Obsessive ’Smart Phone’ Use Is Just Plain Stupid
Last Saturday night, I was invited by a close friend to hear him DJ on the patio of the local gay pub and meet a young friend of his visiting from a nearby city. Upon meeting my friend and his lovely companion, I was flattered by his quick desire to "friend" me on Facebook; I happily obliged.
After a few cocktails, I invited the young friend inside the bar to dance. But to my astonishment, instead of just dancing with me, he proceeded to check his messages on his smart phone at the same time! After commenting on his strange behavior, he simply shrugged and within moments, left the dance floor (to answer messages, I presume).
Needless to say, he and I had minimal contact for the rest of the evening other than an occasional tight smile. He is still my "friend" on Face book -- but I don’t think we will be corresponding too frequently in the near future.
This young man’s strange behavior to me prompted this article, not only because of his decision to multitask while dancing but, that he was not alone in being involved with his phone at the moment. For just when I saw him on the phone, I also noticed at least four or five other men right behind him doing the same thing while standing around the dance floor waiting for someone to ask them to dance.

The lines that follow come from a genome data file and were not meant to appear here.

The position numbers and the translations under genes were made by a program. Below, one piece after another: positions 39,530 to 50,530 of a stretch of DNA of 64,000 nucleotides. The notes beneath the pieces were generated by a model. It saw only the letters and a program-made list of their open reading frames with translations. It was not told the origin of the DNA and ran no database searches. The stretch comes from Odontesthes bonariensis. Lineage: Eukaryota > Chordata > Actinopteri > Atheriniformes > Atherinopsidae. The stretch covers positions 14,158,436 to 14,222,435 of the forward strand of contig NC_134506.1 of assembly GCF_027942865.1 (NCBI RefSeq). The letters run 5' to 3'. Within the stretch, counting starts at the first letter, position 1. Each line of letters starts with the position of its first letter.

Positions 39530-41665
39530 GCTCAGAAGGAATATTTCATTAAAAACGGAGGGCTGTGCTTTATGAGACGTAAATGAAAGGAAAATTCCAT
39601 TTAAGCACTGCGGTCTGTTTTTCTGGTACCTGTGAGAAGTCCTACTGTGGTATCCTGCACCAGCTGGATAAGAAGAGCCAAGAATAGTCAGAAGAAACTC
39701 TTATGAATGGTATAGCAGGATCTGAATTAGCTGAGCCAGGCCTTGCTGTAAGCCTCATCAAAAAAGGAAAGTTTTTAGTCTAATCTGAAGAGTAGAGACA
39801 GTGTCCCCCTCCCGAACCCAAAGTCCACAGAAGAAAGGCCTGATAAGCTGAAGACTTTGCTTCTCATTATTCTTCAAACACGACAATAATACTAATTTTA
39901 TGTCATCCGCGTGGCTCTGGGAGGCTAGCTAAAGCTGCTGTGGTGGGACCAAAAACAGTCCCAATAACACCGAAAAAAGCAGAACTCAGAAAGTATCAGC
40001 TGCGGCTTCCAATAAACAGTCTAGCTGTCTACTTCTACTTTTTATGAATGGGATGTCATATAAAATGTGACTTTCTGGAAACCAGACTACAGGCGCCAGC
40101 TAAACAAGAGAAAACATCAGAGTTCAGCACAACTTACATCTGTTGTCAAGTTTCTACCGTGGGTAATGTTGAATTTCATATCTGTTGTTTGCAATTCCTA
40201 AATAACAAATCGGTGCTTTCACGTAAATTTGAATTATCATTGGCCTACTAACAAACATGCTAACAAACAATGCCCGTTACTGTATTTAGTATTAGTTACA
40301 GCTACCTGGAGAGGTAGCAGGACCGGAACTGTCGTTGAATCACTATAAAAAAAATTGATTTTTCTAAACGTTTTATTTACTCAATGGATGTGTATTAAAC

I had to ask myself, "Who’s going to ask them to dance if they’re busily focused on the face of the smart phone rather than the face of the potential dance partner or suitor?" After all, we all know, as in every culture, asking someone to dance shows sexual interest -- only in our world, it’s a more direct connection.
Upon reflecting on the evening and the astonishing behavior of several of my college students during my lectures and class presentations, I see an ever-increasing number of young people using their smart phones at the most inappropriate and dysfunctional settings.